Cannabis Misconceptions Still Common Among MS Clinicians

Nancy Melville

June 05, 2020

Despite the ever-increasing acceptance of medical cannabis and its notably common use in patients with multiple sclerosis (MS), clinicians treating those patients still may be poorly informed about risks, benefits, regulations, and proper uses, experts say.

"There is evidence of a 'clinical void,' with clinicians on one side and people with MS and other conditions on the other that doesn't usually exist regarding therapies that people with MS are using," said Allen C. Bowling, MD, PhD, director of the NeuroHealth Institute and clinical professor of neurology at the University of Colorado, in Aurora. His presentation was part of a symposium during the Consortium of Multiple Sclerosis Centers (CMSC) 2020 Annual Meeting.

While approximately 8% of the general population uses cannabis, evidence shows that the proportion of people with MS who do so ranges from 9% to 38%, for an average of about 20%, Bowling noted.

Yet, according to research, only about 20% of those actually discuss their cannabis use with their clinicians, which could have potentially adverse implications in the management of the disease.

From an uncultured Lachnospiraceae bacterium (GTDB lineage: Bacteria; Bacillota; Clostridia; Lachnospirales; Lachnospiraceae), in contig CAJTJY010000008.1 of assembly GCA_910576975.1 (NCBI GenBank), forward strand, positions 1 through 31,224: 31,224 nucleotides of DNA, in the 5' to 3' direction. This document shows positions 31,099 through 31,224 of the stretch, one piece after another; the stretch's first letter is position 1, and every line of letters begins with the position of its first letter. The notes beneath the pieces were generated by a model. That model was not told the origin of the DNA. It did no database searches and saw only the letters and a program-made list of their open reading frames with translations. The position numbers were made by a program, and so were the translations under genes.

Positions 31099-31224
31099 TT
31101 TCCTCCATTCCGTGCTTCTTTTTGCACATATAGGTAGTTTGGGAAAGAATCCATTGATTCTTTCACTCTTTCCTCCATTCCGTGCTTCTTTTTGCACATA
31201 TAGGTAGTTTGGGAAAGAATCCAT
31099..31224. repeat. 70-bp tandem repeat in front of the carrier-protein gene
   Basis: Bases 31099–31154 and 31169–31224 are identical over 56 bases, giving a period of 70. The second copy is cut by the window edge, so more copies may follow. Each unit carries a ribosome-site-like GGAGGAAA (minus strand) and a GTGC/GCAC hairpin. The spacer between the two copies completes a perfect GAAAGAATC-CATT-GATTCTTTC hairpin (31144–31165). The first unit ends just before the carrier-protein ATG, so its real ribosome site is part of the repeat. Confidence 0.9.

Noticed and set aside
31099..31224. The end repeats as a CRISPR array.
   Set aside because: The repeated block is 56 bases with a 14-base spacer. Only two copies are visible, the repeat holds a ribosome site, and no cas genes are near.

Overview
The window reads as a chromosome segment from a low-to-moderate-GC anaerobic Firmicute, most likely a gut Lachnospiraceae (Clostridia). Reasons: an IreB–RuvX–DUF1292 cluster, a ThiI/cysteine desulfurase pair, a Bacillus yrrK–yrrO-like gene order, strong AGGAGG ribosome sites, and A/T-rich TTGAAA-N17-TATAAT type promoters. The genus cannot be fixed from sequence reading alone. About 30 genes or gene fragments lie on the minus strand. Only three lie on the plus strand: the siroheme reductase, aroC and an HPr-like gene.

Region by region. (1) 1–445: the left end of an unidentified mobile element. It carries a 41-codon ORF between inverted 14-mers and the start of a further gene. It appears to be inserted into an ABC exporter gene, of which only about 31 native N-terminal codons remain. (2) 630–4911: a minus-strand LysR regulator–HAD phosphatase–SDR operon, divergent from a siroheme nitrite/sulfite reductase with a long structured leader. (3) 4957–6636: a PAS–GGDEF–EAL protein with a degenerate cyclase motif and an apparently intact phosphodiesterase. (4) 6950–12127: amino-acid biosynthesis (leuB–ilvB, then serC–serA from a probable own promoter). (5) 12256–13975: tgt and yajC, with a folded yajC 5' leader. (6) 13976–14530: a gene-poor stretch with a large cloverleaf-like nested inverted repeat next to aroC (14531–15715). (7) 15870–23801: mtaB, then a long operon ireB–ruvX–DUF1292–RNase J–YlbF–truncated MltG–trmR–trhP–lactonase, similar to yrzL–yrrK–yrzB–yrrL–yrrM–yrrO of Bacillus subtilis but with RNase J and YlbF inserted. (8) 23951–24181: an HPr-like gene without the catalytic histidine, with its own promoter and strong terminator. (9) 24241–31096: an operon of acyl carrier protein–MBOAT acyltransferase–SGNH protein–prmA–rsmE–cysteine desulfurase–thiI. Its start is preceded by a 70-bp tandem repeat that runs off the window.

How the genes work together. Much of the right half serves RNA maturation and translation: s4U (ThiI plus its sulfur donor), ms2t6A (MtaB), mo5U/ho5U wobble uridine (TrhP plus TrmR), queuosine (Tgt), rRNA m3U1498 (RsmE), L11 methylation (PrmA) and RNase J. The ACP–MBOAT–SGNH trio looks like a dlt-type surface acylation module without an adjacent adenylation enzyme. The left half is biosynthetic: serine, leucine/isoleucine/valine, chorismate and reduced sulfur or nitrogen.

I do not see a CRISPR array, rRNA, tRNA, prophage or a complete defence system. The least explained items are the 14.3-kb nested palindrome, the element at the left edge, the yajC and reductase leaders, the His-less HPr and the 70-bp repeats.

As an example, Bowling described a case of his own involving a stroke syndrome associated with cannabis use — reversible cerebral vasoconstriction syndrome (RCVS), which he mistook for an MS flare-up.

"I had a patient who developed RCVS, but because it appeared to be an MS attack, I was treating her with corticosteroids, and she kept getting worse," he said.

"It's very important for MS clinicians to be aware of this stroke syndrome that can mimic an MS attack. The way to rule it out is with CT angiography."

Studies underscore that such misconceptions could be common — one recent study showed that as many as 90% of residents and fellows did not feel prepared to recommend or answer questions on cannabis use, and in fact most states do not even require physicians to have training in medical uses of cannabis, Bowling noted.

Other research shows that the rates of clinicians with high knowledge in medical cannabis use are in the single digits, while many have no cannabis training at all.

In a survey of 556 physicians taken as recently as January 2020, 47% gave incorrect responses regarding tetrahydrocannabinol (THC), while 33% reported being familiar with "nano-cannabinoids" — which don't even exist, and the term was created for the sake of the survey.

Clinicians' misconceptions about the regulation of cannabis were especially eyebrow-raising, Bowling indicated.

"The part that concerns me the most is regarding dispensary cannabis products — 17% of respondents thought the products were US Food and Drug Administration (FDA) controlled and 25% said they thought that dispensary products were FDA approved," he said.

There are, meanwhile, no formal clinical studies evaluating the medical efficacy of any products sold in US cannabis dispensaries, much less FDA regulation, Bowling said.

Among the most recent research of cannabis use among MS patients is a real-world study of more than 2000 patients with MS in Denmark.